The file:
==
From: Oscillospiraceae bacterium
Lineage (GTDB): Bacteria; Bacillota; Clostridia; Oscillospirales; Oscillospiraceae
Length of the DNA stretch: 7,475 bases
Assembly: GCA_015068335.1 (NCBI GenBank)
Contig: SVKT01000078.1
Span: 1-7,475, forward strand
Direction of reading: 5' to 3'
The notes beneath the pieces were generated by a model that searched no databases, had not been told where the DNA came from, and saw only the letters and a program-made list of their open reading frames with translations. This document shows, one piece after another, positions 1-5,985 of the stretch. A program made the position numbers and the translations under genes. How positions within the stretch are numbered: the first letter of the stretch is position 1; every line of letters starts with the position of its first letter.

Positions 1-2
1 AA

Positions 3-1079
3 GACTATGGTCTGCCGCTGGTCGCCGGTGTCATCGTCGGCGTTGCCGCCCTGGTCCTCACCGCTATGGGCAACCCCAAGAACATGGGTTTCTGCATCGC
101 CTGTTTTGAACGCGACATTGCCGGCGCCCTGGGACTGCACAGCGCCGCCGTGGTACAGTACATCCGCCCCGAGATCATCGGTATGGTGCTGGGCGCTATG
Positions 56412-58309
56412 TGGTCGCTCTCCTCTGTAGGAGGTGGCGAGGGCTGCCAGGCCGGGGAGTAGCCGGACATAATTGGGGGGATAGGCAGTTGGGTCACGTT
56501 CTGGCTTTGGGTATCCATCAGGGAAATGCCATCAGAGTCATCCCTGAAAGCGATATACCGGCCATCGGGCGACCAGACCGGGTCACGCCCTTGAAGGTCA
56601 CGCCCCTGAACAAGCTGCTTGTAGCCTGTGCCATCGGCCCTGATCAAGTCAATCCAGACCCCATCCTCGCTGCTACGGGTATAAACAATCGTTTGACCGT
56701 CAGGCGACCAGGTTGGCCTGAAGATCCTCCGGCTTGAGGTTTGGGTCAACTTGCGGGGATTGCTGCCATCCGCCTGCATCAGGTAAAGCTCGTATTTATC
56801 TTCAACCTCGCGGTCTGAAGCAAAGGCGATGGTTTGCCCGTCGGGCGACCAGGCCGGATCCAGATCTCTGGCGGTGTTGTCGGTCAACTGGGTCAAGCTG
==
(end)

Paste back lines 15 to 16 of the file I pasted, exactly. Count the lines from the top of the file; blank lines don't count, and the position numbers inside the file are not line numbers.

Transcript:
56412 TGGTCGCTCTCCTCTGTAGGAGGTGGCGAGGGCTGCCAGGCCGGGGAGTAGCCGGACATAATTGGGGGGATAGGCAGTTGGGTCACGTT
56501 CTGGCTTTGGGTATCCATCAGGGAAATGCCATCAGAGTCATCCCTGAAAGCGATATACCGGCCATCGGGCGACCAGACCGGGTCACGCCCTTGAAGGTCA